Thomas Muir vessel acquired by Toledo Museum of Art

Museum recently purchased coffee server made by Muir in 1987

Muir vessel largeWork by award-winning metalsmith Thomas Muir, Distinguished Artist Professor at Bowling Green State University, has been shown around the world, featured in a number of books and magazines, and is collected in museums and by private owners. Muir is highly regarded both for his art and his craft, particularly in hollowware. He blends the functional with the aesthetic, often using human anatomy as a reference — a hand might serve as a teapot or infuser, for instance.

Now his work can be found closer to home, in the Toledo Museum of Art. The museum recently purchased “Cycladic Figure Impregnated,” a coffee server made by Muir in 1987. It is the second in a series he created between the mid-1980s and ’90s; the first is in the Art Institute of Chicago. They are Muir’s interpretation of that most ancient and basic of forms, the vessel, and combine his playful perspective and intense attachment to and fascination with natural history.

The series also represents a turning point in his work, Muir said, as the first in which he uses a direct reference to historical artworks, in this case the Cycladic figures in the Indiana University Art Museum and the Metropolitan Museum of Art. Vessels and sculptures from this Greek regional civilization dating to before 3200 B.C. often referred to the female form and tended to maintain harmony of parts and attention to proportion.

Sensuous, sleek, at once cool and warm, Muir’s “Cycladic Figure Impregnated” uses sterling silver, 18K gold, anodized aluminum, and oxidized copper for the red “belly.” Narrowly upright, its elegant curve suggests a gently arching back.

“The hollowware vessel, across cultures, is a fundamental vehicle for functional as well as aesthetic exploration,” Muir said. “Historically, and in my own interpretation of it, it can represent the body and life; its emphasis is on the interior and speaks of containment, shelter and nourishment. The vessel is one of the most basic, ancient and accessible artistic forms. All of the things that sustain, enrich and celebrate life can be encapsulated in the vessel: it evokes the womb, the seed, cooking and food storage, human dwellings and the like.”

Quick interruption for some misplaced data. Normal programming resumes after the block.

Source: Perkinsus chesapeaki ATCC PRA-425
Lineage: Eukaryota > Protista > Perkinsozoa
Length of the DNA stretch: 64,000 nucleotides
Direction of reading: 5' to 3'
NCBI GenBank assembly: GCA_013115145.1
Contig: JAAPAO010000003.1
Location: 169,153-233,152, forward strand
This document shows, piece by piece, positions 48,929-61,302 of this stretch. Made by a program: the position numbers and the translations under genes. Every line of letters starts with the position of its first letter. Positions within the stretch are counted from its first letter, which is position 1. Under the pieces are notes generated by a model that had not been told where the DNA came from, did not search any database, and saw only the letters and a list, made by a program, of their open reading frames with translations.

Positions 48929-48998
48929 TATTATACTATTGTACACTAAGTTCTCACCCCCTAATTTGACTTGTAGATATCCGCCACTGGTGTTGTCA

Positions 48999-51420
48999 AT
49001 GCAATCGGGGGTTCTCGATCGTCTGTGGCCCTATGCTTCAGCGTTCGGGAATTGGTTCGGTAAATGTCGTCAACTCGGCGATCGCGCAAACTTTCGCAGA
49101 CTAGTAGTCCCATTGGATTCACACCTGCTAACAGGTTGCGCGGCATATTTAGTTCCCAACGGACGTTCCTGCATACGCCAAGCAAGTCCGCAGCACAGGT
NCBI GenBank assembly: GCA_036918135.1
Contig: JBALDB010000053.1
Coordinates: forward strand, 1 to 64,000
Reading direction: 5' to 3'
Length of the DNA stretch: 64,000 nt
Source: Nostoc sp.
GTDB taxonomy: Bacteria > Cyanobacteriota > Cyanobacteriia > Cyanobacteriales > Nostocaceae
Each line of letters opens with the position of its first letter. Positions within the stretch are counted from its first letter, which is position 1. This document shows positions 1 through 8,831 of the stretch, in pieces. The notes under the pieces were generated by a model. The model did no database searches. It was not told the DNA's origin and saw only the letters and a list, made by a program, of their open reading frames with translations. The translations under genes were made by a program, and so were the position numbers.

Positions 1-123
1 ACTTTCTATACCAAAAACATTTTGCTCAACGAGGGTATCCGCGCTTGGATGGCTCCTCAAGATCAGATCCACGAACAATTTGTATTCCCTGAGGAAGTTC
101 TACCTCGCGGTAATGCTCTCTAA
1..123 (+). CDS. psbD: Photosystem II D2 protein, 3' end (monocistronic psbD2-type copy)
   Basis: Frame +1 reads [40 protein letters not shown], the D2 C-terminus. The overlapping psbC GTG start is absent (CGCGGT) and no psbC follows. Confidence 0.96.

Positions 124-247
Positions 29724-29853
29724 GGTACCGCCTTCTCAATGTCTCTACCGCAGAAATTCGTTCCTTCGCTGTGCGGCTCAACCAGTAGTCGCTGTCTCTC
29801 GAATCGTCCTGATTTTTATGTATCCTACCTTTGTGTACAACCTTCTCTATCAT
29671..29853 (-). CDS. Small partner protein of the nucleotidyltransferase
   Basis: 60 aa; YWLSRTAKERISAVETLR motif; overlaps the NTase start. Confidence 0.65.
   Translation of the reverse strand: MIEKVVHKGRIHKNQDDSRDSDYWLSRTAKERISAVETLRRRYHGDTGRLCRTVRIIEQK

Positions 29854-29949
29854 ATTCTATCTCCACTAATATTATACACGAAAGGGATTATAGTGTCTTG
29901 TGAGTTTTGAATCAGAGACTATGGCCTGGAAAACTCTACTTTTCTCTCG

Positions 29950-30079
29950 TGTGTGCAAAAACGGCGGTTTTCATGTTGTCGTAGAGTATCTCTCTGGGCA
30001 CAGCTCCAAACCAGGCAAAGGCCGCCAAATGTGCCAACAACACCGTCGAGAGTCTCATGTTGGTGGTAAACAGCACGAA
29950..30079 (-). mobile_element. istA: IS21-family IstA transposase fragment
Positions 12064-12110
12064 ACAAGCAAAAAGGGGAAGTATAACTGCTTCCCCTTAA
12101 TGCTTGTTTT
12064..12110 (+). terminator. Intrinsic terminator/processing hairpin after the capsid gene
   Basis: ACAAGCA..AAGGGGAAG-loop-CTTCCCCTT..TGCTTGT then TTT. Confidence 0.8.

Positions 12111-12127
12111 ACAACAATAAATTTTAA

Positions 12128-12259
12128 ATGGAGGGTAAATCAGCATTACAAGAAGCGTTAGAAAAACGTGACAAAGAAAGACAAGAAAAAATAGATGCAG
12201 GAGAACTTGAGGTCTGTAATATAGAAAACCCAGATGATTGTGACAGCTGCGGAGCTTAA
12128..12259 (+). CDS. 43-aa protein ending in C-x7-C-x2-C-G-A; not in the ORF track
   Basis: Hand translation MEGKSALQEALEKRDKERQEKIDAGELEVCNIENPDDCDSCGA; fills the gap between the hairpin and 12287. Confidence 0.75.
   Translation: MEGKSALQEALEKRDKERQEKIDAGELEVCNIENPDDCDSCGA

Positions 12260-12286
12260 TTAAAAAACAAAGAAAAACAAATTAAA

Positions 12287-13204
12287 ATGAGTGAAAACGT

For Muir, “these works are the most challenging and rewarding in the simultaneous integration and successful resolution of key factors: the history of art, the history of craft and metalsmithing, my aesthetic concerns, utility, engineering and my sense of humor.”

The Toledo museum, which has had the vessel in its conservation area for several years before purchasing it, has not yet announced plans for its display.

Muir was named Distinguished Artist Professor in 2005 by the Bowling Green State University Board of Trustees, becoming only the 10th faculty member in the history of BGSU to that date to receive the honor in the category of research/scholarly activity. He is head of the jewelry and metalsmithing area in the School of Art.

He received his Master of Fine Arts degree from Indiana University, Bloomington, and his Bachelor of Fine Arts from Georgia State University in Atlanta, and has lectured and taught widely. His award-winning work has been published and exhibited extensively in art, craft and design exhibitions, earning him multiple best-of-show or first-place awards. In addition to the Art Institute of Chicago, collections include the Renwick Gallery of the National Museum of American Art, Smithsonian Institution and The White House Collection of American Crafts, National Museum of American Art, Smithsonian Institution. In 2009, he received the Outstanding Achievement Award from the Ohio Designer Craftsmen for having made a major contribution to craft in Ohio.